The most influential recent proponent of a version of core pluralism has been Huston Smith. (b. 1919) In his view, the common core of religions is a tiered worldview. This encompasses the idea that physical reality, the terrestrial plane, is contained within and controlled by a more real intermediate plane (that is, the subtle, animic, or psychic plane) which is in turn contained and controlled by the celestial plane. This celestial plane is a personal God. Beyond this is infinite, unlimited Being (also called “Absolute Truth, “the True Reality,” “the Absolute,” “God”). Given that it is ineffable, this Being is neither a god, nor the God of monotheism. It is more real than all that comes from it. The various “planes” are not distinct from it, and it is the ultimate object of all desire, and the deepest reality within each human self. Some experience this Being as if it were a god, but the most able gain a non-conceptual awareness of it in its ineffable glory. Smith holds that in former ages, and among primitive peoples now, such a worldview is near universal. It is only modern people who are blinded by the misunderstanding that science reveals all, who have forgotten it. (Smith 1992, 2003 ch. 3) The highest level in some sense is the human “Spirit,” the deep self which underlies the self of ordinary experience. Appropriating Hindu, Buddhist, and Christian language, Smith says that this “spirit is the Atman that is Brahman, the Buddha-nature that appears when our finite selves get out of its way, my istigkeit (is-ness) which…we see is God’s is-ness.” (Smith 2003 ch. 3, 3-4)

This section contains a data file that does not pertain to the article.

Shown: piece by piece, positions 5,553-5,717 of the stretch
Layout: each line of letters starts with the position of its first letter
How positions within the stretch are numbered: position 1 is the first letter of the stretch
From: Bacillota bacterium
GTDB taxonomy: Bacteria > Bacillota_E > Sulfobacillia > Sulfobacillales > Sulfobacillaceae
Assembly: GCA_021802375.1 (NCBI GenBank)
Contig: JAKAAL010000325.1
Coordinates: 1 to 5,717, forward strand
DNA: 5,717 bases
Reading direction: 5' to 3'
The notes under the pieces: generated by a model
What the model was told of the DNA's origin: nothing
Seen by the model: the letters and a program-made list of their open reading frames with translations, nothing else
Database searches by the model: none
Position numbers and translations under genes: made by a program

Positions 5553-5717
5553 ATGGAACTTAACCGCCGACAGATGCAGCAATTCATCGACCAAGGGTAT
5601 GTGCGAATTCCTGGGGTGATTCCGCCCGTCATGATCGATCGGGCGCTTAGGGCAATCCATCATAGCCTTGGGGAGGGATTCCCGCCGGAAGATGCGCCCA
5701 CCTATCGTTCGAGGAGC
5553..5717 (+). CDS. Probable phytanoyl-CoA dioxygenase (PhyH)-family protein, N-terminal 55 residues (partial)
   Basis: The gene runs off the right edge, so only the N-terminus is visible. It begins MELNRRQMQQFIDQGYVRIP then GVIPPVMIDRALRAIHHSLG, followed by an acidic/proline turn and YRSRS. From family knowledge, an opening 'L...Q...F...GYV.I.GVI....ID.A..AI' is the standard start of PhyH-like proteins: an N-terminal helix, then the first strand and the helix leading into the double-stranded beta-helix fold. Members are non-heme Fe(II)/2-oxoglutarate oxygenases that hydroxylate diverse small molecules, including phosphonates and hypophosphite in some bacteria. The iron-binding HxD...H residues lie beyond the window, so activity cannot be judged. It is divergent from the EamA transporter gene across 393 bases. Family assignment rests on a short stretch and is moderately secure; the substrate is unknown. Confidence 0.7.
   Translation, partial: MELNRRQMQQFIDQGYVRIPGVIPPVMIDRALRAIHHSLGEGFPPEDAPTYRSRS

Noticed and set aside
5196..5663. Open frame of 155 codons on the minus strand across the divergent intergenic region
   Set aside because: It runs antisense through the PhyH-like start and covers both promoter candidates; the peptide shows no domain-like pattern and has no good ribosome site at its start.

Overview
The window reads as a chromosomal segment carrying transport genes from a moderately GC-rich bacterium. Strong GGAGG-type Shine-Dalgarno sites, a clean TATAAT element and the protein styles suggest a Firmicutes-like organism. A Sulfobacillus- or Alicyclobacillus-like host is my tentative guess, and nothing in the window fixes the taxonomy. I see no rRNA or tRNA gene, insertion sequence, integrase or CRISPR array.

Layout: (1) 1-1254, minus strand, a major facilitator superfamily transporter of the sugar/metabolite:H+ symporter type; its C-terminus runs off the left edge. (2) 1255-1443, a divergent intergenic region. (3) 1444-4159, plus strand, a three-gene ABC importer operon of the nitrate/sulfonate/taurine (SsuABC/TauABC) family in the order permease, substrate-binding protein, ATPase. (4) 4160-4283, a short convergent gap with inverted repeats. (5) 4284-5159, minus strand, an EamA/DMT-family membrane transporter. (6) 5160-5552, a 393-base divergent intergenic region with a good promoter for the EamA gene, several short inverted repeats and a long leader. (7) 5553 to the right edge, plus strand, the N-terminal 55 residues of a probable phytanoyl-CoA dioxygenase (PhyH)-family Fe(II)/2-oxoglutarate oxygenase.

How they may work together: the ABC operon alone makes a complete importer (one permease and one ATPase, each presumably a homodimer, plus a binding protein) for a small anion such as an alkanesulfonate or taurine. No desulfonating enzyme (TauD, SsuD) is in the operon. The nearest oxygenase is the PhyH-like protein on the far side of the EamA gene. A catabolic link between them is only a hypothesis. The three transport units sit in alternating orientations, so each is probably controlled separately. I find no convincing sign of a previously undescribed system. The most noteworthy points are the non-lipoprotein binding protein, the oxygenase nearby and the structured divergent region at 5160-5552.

Logical pluralism can be defined a number of ways: the position that there is more than one correct account of logical consequence (or no single, 'correct' account at all), that there is more than once correct set of logical constants or even that the 'correct' logic depends on the relevant logical questions under consideration (a sort of logical instrumentalism).  Pluralism about logical consequence says that because different logical systems have different logical consequence relations, there is therefore more than one correct logic. For example, classical logic holds that the argument from explosion is a valid argument, but in Graham Priest 's paraconsistent logic - LP , the 'Logic of Paradox' - it is an invalid argument.  However, logical monists may respond that a plurality of logical theories does not mean that no single one of the theories is the correct one. After all, there are and have been a multitude of theories in physics, but that hasn't been taken to mean that all of them are correct.